In Myanmar, BBV infections among PWID mirror the global epidemiology. Estimates from 2018 found that HCV antibody prevalence among PWID was 56%, HIV prevalence 19%, and HBV prevalence 7.7% [5]. Access to sterile needles and syringes is mainly through NSPs operated by non-governmental organizations (NGO), which provide free needles/syringes; in addition, pharmacies sell needles/syringes. However, access to sterile injecting equipment across Myanmar is inconsistent and inadequate. As a result, reports of receptive needle/syringe sharing are common, with 7–63% of PWID reporting the practice, depending on location [5]. In Yangon, the largest city in Myanmar, 36% of respondents reported receptive sharing in 2017–2018 [5]. Research in neighbouring countries such as Thailand and China, has found rates of sharing syringes of 18–31% [6,7,8]. Few studies have investigated access and barriers to needles/syringe services in Myanmar.

Methadone maintenance treatment, an opioid agonist therapy option, has been available in Myanmar since 2006. There are two methadone treatment centers in Yangon: Ywarthargyi Mental Health Hospital (hereafter, Ywarthargyi), which provides take-home methadone to stable patients, and Thingangyun General Hospital (Thingangyun), which provides directly observed daily doses and (from early 2020, due to COVID-19 restrictions) take-home doses. An evaluation of the MMT program conducted in 2013 found the operational hours, location, registration process and confidentiality of these centers hampered treatment access for many patients [9, 10]. No other studies have explored the accessibility and acceptability of the MMT program in Myanmar. Further evidence is needed to understand the experiences of PWID taking MMT to inform program implementation.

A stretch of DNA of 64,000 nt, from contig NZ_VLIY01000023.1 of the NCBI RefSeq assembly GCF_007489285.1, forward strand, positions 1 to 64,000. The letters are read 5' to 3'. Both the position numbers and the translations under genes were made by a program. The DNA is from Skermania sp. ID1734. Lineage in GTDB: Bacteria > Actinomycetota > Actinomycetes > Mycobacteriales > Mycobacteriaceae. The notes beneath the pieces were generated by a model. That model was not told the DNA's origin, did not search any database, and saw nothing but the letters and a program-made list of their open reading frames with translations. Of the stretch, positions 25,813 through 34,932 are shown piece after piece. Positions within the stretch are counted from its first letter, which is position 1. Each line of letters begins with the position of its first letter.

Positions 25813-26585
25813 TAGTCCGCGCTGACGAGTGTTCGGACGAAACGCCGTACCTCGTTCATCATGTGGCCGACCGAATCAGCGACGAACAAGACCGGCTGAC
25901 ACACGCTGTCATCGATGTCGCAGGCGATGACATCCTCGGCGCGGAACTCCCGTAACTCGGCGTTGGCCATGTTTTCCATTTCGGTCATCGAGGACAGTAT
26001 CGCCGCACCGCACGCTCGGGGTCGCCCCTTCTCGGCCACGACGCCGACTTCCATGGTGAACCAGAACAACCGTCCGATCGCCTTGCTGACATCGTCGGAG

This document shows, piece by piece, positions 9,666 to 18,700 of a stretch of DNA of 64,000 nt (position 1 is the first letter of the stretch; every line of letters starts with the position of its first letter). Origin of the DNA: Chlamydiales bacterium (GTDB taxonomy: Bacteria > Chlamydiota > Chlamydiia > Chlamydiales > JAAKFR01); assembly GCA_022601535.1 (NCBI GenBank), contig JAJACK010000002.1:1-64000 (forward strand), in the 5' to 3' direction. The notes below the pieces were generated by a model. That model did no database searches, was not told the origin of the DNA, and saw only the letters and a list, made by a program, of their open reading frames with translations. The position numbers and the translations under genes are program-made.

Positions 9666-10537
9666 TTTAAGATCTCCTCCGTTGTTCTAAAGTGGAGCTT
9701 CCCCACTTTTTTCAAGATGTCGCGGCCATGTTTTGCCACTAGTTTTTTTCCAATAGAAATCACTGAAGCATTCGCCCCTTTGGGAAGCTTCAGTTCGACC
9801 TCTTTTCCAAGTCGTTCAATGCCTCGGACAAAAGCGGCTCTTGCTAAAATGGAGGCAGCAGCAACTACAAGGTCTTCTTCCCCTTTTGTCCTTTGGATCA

In 2019, Burnet Institute researchers implemented a community-based HCV testing and treatment (CT2) study at two community clinics in Yangon, Myanmar; one clinic included an on-site NSP. At the end of the study, we conducted a qualitative sub-study with participants to explore their drug use behaviour, experiences of accessing harm reduction services, and the acceptability of the community-based clinic. This manuscript reported the results of that sub-study, describing the experiences of PWID with respect to MMT and NSP access in Yangon.


The study design, methods and outcomes of the CT2 study are described elsewhere [11, 12]. Briefly, Burnet Institute’s clinic, one of the two CT2 study clinics, provided point-of-care HCV testing and treatment to PWID, including on-site distribution of sterile needles and syringes. The community-based CT2 clinic was located near the public Thingangyun methadone treatment center. At the CT2 clinic, PWID received pre- and post-test counselling, followed by anti-HCV antibody testing and viral load testing if they tested anti-HCV antibody positive. Those who tested positive for HCV viral load were assessed and treated with direct-acting antivirals if appropriate.